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Bleick v. N.D. Dep't of Human Services

Supreme Court of North Dakota

March 24, 2015

Shirley Bleick, Appellant
v.
North Dakota Department of Human Services, Appellee

Appeal from the District Court of Burleigh County, South Central Judicial District, the Honorable David E. Reich, Judge.

Charles (Casey) L. Chapman, Bismarck, N.D., for appellant.

Jeanne M. Steiner, Office of Attorney General, Bismarck, N.D., for appellee.

Gerald W. VandeWalle, C.J., Dale V. Sandstrom, Carol Ronning Kapsner, Lisa Fair McEvers. Opinion of the Court by VandeWalle, Chief Justice. Crothers, Justice, dissenting.

OPINION

Page 139

VandeWalle, Chief Justice.

[¶1] Shirley Bleick appealed from a district court order affirming a Department of Human Services' decision denying her application for Medicaid benefits. We affirm, concluding a preponderance of the evidence supports the Department's finding that the income stream from Shirley Bleick's life estate exceeds asset limits for Medicaid eligibility.

I

[¶2] In 1985, Shirley Bleick and her husband conveyed by warranty deed one quarter section of farmland to their son, Brian Bleick, and his wife. After Shirley Bleick's husband died in 1988, she conveyed the rest of the farmland, including a residence located on the land, to her son by warranty deed, but she reserved a life estate in that land. Shirley Bleick then left the farm and moved to Elgin.

Page 140

[¶3] Brian Bleick lives in a house located on the land subject to a life estate. He farmed full-time until 1991, when he reduced his farming operation. He continues to farm a smaller portion of the property, including land that is part of Shirley Bleick's life estate.

[¶4] In 1992, Brian Bleick and his wife entered into a farm lease with Kerry Ulmer. Ulmer rents 410 acres of farmland from Brian Bleick, including some land subject to Shirley Bleick's life estate. The lease requires Ulmer pay Brian Bleick and his wife $8,200 in rent per crop year.

[¶5] In 1997, Shirley Bleick executed a durable power of attorney, naming Brian Bleick as her attorney-in-fact. Shirley Bleick suffers from dementia and Alzheimer's disease and Brian Bleick took over her finances in " the early 2000s."

[¶6] In February 2007, Brian Bleick, as attorney-in-fact, applied for Medicaid benefits for Shirley Bleick. The application was granted and she began receiving benefits. In June 2011, the Department sent Shirley Bleick and her son a letter advising them that her Medicaid benefits would be discontinued effective June 30, 2011, because she failed to provide information to the county social service office to determine continued eligibility. The Department also advised Shirley Bleick that she needed to provide a copy of the 1992 farm lease and a current or updated rental agreement including a description of the land rented, the dates the payments are due, and the amount of gross rent for each parcel.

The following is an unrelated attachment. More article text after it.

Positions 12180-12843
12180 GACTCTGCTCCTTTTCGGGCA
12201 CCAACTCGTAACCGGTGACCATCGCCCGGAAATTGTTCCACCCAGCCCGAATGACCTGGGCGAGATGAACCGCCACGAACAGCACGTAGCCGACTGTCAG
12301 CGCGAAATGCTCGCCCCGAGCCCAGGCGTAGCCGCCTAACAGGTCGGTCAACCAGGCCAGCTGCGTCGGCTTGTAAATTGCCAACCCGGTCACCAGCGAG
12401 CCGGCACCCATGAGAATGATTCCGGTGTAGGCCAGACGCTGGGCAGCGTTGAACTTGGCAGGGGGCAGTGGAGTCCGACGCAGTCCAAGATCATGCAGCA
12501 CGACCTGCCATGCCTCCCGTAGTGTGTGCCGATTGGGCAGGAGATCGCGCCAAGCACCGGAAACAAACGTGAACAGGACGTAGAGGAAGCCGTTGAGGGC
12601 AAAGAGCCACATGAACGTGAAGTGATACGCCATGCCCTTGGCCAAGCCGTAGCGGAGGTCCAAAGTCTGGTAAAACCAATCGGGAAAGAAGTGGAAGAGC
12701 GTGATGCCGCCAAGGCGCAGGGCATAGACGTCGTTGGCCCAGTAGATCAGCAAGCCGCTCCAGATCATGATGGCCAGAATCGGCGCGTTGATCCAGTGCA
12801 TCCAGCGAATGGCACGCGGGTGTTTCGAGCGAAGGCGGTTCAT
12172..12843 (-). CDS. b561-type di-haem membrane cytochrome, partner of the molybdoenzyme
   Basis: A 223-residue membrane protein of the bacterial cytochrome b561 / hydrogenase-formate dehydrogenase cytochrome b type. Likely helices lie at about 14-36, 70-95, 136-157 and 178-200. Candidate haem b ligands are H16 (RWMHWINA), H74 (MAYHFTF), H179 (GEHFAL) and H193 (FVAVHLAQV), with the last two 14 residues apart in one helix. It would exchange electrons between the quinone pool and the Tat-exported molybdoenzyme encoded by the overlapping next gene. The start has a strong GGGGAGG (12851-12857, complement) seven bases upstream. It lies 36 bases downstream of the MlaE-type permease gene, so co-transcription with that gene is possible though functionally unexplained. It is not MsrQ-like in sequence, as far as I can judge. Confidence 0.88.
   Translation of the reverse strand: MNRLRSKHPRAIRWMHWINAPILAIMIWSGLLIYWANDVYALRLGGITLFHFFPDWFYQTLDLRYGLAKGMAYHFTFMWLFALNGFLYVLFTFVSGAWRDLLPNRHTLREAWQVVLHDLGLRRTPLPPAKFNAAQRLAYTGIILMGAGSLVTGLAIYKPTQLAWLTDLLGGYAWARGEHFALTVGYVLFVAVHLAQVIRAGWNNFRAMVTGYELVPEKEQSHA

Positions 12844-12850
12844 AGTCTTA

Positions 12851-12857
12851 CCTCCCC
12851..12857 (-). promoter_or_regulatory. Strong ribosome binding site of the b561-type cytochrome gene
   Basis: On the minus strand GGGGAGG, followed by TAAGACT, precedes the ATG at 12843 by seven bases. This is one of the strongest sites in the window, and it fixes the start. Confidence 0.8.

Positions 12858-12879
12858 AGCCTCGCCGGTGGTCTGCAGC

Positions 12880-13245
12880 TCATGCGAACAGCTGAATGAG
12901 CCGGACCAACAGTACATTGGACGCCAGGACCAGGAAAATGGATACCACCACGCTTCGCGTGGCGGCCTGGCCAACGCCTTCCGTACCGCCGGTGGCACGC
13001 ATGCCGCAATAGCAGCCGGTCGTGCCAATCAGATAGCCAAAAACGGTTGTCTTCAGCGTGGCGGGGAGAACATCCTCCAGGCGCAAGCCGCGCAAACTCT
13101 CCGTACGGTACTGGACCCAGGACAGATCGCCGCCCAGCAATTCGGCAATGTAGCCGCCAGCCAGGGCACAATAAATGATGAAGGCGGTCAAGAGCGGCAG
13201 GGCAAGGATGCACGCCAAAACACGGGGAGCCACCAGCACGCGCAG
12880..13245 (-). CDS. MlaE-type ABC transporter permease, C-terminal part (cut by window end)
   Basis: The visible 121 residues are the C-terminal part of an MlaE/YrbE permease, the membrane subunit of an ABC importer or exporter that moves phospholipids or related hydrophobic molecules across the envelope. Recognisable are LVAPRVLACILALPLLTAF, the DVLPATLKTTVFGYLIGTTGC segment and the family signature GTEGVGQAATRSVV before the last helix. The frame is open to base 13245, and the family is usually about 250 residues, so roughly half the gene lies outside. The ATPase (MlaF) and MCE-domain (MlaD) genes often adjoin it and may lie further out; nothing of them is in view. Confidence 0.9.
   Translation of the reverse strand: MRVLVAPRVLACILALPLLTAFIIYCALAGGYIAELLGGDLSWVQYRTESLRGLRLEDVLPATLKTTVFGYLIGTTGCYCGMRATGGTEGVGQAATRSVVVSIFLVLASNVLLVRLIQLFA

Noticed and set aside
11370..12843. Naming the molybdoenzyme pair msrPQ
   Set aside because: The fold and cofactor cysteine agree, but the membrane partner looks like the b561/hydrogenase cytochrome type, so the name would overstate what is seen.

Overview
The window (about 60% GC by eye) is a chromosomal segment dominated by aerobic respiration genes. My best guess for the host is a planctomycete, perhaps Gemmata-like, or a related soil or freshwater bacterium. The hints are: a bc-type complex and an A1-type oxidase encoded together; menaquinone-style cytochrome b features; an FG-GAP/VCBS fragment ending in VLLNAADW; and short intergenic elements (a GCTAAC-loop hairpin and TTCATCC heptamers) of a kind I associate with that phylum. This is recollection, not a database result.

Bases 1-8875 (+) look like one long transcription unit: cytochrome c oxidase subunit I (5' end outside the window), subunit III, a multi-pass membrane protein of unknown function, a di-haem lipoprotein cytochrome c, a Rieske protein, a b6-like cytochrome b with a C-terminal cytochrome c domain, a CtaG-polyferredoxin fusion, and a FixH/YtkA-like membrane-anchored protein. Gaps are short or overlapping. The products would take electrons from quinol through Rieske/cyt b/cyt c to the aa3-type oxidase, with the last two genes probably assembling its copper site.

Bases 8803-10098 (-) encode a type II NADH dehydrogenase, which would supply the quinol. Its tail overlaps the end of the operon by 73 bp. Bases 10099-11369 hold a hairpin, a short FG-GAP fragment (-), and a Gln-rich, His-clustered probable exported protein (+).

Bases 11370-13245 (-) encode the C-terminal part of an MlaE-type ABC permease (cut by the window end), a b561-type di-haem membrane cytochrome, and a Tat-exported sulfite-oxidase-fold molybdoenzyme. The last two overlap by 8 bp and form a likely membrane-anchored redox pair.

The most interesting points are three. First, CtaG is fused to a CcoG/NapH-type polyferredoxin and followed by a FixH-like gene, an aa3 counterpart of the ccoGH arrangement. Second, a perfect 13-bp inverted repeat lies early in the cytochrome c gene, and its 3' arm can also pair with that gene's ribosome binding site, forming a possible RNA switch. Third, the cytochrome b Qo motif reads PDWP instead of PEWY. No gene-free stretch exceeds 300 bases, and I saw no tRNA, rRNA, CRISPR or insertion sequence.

[¶7] Shirley Bleick's Medicaid benefits were discontinued, and Brian Bleick filed a new application on her behalf in July 2011. On August 18, 2011, the Department sent Shirley Bleick and her son notice that it was denying her application for benefits because her countable assets exceed the maximum limit. The letter explained:

Shirley Bleick was entitled to annual income from her son/POA from the life estate property. Imputed rents of $1533 for the pasture rent, plus the $8200 annual lease for rented lands, total unreported and uncounted income of $9,733 per year. Because that income was not provided to her, it is still considered as available to her, and is a countable asset. For the five years before the application was submitted in 03/2007, and for the years 2007 (application month 03/2007), 2008, 2009, 2010 and 2011, the total available asset is $97,330 ($9,733 times 10 years). These assets will need to be paid back to Mrs. Bleick, and she will need to spend them down before any further Medicaid coverage can be considered for her.

[¶8] Shirley Bleick appealed the Department's decision denying her application. After a hearing, an administrative law judge (" ALJ" ) affirmed the denial of benefits. The Department issued an amended final order, rejecting some of the ALJ's findings and conclusions but affirming the denial of benefits. The Department found the farmland was rented starting in 1992, Brian Bleick kept the rental proceeds, Shirley Bleick was entitled to the rental income, and the transfer or assignment of the income to Brian Bleick is " best viewed as an annual gift." The Department concluded Shirley Bleick was entitled to the rental income for her portion of the rented land, the annual rent was either $6,013.20 or $5,332 and in either case the rental income exceeded the asset limitation of $3,000 for Medicaid eligibility. The Department also concluded Shirley Bleick was entitled to rent from her son and his wife for the two quarters that they live on that are subject to her life estate. The Department concluded the income stream from the life estate was an available asset, and Shirley Bleick presented no

Page 141

evidence to establish a legal action against her son would be unsuccessful.

[¶9] Shirley Bleick appealed the Department's decision to the district court. The district court affirmed the Department's decision denying Shirley Bleick's application for benefits.

II

[¶10] When an administrative agency's decision is appealed from the district court, we review the agency's decision and the record before the agency in the same manner as the district court reviewed the decision. Makedonsky v. North Dakota Dep't of Human Servs.,2008 ND 49, ¶ 5, 746 N.W.2d 185; ...


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